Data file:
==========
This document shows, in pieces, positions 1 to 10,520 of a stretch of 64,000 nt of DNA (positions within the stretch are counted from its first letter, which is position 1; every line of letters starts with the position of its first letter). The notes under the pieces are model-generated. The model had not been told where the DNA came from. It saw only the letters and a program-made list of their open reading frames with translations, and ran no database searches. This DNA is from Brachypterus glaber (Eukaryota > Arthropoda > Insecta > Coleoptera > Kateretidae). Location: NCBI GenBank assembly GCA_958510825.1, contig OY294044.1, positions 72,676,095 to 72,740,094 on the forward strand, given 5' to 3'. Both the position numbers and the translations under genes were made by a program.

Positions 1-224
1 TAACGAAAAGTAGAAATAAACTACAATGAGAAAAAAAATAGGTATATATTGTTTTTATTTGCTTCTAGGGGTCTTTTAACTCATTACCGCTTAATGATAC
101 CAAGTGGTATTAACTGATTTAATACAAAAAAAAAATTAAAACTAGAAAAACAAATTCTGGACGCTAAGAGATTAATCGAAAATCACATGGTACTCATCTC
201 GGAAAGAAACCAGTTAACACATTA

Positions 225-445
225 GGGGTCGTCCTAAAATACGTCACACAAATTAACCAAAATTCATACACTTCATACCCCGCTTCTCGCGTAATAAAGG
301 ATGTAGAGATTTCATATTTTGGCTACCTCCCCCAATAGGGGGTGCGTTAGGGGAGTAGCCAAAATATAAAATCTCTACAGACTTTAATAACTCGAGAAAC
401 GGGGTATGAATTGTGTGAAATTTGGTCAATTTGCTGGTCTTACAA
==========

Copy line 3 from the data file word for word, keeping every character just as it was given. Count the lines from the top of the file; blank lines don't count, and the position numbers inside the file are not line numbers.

1 TAACGAAAAGTAGAAATAAACTACAATGAGAAAAAAAATAGGTATATATTGTTTTTATTTGCTTCTAGGGGTCTTTTAACTCATTACCGCTTAATGATAC